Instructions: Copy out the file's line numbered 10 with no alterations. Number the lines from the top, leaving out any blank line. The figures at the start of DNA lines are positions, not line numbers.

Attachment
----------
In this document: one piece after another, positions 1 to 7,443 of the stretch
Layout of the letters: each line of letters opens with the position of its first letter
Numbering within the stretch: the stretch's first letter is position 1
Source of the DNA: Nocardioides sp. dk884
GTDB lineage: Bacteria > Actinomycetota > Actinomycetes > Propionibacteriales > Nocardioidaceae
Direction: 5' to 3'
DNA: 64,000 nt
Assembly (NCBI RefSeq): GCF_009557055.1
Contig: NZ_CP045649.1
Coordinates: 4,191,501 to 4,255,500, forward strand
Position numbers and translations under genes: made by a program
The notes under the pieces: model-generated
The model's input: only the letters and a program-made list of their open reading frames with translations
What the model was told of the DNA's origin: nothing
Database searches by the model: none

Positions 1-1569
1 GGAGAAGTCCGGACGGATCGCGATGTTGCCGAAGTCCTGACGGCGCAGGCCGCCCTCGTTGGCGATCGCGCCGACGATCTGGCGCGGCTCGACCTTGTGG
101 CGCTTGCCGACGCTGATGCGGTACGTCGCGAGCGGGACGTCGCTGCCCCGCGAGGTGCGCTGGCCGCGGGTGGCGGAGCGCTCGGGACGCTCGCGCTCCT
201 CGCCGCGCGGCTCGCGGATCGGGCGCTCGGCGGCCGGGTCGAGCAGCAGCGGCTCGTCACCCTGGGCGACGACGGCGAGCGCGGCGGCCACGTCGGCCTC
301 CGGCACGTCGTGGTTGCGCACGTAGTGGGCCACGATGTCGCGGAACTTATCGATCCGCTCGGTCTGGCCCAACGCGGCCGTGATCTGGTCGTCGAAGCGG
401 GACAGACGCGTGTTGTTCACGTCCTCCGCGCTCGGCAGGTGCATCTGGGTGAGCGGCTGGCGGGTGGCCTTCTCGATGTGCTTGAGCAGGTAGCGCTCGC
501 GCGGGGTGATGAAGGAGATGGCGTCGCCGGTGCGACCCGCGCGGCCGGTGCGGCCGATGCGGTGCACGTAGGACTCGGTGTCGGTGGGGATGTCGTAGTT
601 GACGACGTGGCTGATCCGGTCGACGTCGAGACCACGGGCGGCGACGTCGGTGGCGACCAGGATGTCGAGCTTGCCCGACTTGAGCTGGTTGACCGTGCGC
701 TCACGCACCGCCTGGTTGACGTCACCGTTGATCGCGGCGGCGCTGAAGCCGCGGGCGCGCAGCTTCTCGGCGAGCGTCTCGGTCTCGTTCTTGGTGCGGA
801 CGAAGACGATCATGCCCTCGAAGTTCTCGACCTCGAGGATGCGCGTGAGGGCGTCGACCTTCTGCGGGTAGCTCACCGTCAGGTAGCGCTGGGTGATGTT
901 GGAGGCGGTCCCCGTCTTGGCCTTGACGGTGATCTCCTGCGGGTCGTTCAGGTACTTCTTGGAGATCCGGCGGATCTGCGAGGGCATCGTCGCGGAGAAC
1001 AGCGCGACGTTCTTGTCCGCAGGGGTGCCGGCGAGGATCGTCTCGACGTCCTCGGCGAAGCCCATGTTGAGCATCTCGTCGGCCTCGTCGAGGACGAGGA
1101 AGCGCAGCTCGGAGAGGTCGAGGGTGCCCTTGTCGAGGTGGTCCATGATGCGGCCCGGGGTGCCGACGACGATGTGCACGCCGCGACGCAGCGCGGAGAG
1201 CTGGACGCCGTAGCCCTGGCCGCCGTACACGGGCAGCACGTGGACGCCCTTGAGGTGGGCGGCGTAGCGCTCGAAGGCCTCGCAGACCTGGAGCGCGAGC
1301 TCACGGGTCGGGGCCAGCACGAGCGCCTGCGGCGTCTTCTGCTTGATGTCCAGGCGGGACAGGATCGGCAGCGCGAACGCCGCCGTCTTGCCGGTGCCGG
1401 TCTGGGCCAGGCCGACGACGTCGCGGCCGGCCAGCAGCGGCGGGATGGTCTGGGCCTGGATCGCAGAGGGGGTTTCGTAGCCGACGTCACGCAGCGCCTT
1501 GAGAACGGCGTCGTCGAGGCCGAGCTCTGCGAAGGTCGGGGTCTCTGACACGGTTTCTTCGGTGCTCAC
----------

Coordinates: 4,191,501 to 4,255,500, forward strand